It is approx. 10m deep on average and has a sharp rock ledge drop off on its southern beach. Fishing and diving is awesome here, however extreme caution must be exercised with the tidal surge that pushes through this channel.
Many a boat gets caught and capsizes going out through the gap. People have drowned and boats sunk navigating this treacherous peace of water
Surfing can be great here. This is a reef point with an amazing right break which can cook when the wind is right and there is some swell. There is an amazing wooden house nestled in the forest on the peninsula here that is owned by a Durban family and can be rented out. It is called Vista Abril. Perfect for a surfing family. The beach is also magnificent and good for a little beach break bodysurfing or boogey boarding.
Special places to stay
Check Mikes Braby place
Mike Braby manages some of the most amazing holiday houses in the area. If you check out his website, you will see 3 stunning self-catering villas. Located right on the beach on the inside of the bay, these are houses Mozambique dreams are made of. My personal favorite house is called the Beach house!
This vast Reserve has some amazingly grand houses nestled into it. This is where the glitterati have built massive houses overlooking the unspoilt beaches. If budget is not an issue, fly your private jet in here and rent one of these bodacious villas!
Whether you want a 5 star dinner with langoustines or crayfish or just a piece of peri peri chicken Bemugis is the place to go. He also has accommodation to suite all budgets.
Bemugi the guy to book if you want the best guided fishing tours. He knows fishing and he knows the area! Trust me.www.bemugis.com
Machangulo Beach lodge- this is a great 5 star hotel that has a great vibe with lots of activities for adults and kids alike. The Hotel has excellent dive masters that will show you some of the best dive spots Mozambique has to offer. From ancient circular sinkholes 10m below the water that turtles sleep in, to open water reefs, this place has it all!
This is the oldest camp in Machangulo. Located on the tip of the Santa Maria peninsula Camp Carlos has an array of different accommodation options. From campsites to small chalets this is the quintessential way to enjoy a Mozambique holiday.
How to get to Inhaca Island
One can fly or drive to Maputo very easily. SAA and LAM both have daily flights to Maputo. The cost of these flights is significantly cheaper than up north to Vilanculos, making a holiday for a family pretty cheap. It’s a 1,5 hour flight from Jhb to Maputo. International flights are also readily available.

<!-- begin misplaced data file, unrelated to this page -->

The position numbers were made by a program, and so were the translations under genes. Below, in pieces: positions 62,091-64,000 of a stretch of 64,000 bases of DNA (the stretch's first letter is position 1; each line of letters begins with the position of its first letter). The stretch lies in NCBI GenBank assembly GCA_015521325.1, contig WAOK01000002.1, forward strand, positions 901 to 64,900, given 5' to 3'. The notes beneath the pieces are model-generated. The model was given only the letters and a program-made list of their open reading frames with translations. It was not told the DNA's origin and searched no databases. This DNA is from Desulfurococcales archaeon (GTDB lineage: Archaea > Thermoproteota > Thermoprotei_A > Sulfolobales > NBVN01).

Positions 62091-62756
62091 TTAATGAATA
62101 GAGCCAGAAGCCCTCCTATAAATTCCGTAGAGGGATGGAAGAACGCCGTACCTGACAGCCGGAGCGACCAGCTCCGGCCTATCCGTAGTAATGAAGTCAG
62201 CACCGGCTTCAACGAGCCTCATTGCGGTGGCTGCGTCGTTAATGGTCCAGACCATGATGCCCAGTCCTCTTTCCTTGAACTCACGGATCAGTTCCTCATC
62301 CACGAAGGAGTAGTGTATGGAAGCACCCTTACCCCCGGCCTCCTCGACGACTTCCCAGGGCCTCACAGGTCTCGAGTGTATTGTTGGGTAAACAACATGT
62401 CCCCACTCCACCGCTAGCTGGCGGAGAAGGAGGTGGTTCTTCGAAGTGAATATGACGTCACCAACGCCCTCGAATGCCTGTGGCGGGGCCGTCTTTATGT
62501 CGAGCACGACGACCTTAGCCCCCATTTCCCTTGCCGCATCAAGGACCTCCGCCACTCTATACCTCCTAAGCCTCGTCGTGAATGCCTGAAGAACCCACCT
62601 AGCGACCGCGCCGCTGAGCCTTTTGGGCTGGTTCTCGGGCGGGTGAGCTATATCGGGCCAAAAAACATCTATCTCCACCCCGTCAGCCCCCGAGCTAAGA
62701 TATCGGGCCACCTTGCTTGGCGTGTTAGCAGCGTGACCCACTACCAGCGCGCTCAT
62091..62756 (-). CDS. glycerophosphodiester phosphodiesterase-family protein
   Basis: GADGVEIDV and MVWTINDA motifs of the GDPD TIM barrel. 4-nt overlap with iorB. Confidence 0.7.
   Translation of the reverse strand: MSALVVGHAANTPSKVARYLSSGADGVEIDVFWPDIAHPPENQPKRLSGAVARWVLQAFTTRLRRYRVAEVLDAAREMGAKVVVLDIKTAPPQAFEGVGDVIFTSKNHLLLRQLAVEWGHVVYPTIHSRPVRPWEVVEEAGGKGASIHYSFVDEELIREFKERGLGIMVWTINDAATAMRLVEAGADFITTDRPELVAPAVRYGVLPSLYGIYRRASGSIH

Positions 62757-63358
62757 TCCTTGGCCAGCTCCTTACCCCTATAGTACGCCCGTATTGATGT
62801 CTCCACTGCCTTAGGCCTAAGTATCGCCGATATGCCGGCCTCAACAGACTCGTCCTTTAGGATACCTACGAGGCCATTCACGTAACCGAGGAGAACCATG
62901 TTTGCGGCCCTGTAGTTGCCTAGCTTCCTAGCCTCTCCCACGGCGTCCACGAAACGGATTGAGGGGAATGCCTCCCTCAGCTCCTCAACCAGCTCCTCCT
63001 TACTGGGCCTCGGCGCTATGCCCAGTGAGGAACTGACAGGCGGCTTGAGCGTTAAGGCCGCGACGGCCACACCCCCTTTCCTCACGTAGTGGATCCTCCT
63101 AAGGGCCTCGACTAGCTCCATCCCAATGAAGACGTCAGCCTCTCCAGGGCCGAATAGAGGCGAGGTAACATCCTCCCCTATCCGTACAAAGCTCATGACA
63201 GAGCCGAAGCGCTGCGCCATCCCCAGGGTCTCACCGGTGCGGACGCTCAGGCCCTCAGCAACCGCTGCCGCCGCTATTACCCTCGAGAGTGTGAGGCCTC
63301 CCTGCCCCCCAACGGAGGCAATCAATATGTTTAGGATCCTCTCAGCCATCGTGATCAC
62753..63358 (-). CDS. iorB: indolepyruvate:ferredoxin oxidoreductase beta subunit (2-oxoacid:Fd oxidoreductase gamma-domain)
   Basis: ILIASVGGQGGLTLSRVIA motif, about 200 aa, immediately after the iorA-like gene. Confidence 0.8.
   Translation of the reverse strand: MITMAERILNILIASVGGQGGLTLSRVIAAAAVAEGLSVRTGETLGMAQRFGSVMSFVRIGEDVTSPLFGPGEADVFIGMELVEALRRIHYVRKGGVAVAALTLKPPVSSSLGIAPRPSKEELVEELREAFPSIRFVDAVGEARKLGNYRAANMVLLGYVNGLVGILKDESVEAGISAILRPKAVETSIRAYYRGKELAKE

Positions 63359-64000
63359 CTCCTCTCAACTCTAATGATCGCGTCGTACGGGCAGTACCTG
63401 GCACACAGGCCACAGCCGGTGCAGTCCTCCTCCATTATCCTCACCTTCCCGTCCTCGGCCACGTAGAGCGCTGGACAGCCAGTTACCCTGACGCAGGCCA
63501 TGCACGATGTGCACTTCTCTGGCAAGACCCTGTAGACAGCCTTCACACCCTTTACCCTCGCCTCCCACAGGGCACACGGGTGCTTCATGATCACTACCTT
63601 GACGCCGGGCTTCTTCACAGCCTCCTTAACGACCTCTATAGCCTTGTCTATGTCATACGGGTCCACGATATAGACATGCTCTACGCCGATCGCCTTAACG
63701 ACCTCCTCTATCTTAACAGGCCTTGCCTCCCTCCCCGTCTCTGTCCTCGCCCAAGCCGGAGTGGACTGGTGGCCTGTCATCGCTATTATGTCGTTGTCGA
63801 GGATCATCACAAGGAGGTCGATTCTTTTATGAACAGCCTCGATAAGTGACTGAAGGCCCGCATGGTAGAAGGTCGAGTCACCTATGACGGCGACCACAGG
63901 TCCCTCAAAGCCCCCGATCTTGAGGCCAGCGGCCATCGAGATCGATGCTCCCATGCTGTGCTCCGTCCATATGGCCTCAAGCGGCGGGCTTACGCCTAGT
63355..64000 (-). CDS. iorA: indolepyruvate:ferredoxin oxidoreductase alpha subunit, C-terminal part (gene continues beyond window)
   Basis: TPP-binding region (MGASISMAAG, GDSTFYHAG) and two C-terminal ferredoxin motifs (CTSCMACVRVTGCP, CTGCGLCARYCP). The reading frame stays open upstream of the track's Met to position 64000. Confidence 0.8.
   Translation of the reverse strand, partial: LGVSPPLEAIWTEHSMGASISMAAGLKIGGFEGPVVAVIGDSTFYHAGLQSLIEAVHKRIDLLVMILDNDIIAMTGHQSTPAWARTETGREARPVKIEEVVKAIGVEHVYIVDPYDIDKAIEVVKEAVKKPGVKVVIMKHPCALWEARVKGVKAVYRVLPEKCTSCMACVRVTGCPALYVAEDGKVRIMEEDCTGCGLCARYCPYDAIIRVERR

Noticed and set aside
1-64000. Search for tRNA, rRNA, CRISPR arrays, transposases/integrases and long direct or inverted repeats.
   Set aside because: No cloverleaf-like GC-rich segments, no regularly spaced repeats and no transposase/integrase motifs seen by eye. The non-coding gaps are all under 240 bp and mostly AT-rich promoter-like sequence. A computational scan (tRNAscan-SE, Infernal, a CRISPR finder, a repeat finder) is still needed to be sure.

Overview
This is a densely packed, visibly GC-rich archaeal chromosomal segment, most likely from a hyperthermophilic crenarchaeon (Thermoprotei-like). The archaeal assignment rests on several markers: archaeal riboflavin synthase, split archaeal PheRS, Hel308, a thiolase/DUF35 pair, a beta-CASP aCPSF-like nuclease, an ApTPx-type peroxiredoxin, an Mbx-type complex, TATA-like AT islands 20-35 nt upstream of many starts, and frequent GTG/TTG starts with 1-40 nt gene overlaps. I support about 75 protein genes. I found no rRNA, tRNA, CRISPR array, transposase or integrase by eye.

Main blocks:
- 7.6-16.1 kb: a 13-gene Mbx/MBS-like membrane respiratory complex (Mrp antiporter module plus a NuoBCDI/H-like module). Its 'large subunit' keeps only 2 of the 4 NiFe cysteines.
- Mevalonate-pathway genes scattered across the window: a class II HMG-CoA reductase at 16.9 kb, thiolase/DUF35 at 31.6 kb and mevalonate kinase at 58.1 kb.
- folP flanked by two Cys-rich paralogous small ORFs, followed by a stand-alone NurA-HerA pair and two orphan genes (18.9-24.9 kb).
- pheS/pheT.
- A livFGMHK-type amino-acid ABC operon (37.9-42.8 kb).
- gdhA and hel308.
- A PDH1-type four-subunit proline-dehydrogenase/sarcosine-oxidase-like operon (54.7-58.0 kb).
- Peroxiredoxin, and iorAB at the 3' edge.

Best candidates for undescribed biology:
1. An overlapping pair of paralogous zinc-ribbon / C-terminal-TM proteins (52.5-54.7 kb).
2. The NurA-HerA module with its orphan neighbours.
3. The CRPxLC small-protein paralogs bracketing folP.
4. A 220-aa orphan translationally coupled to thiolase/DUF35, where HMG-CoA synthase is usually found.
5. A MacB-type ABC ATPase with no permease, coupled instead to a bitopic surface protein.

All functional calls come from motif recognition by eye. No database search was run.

It is approximately a 6 hour drive from Johannesburg to Maputo. The border post at Komatipoort is relatively efficient and shouldn’t take more than a half an hour to an hour.
One can also access Maputo through the Swaziland border post or the Kosi bay border post. The Kosi bay post now has a new tar road all the way up to Maputo which is amazing. One also crosses the new Katembe bridge which is awesome.
Once you’re in Maputo you have a range of options to access Inhaca island. The cheapest is the local Ferry. It has just been revamped and is really cool. You can also hire one of the local charter operators to take you across. There is also a 1km airstrip and some local charter companies will take you across. There is also a helicopter charter which you can google for details.
Stay over in Maputo
A lot of people like to stay over for a night in Maputo before shooting across to Inhaca. There are some lovely places to stay in Maputo. Be aware they are dollar prices so unfortunately South Africans might find it a bit expensive.
Rovuma Hotel – this is a great affordable hotel which is ideally situated in all the hum drum of Maputo
Holiday Inn – great location on the beach front. This is a 5-star gem with a great chef and restaurant
Radisson – also a five-star experience
Polana – this is the quintessential 5-star hotel. Steeped in history with a casino this legend has been here for a hundred years!
Places to eat in Maputo
Club Navale – great vibe next to a crystal clear pool on the marine parade.
Zambi – this is a top restaurant which need to be visited
Campo di mare, Sagres and Dhow are all great seafood eateries
The Fish market has also been revamped and is far more clean and palatable than it used to be
So that’s it from me guys. You have to get there, and experience a unique piece of the warm east coast of Africa.
Inhaca and its lovely people are waiting for you!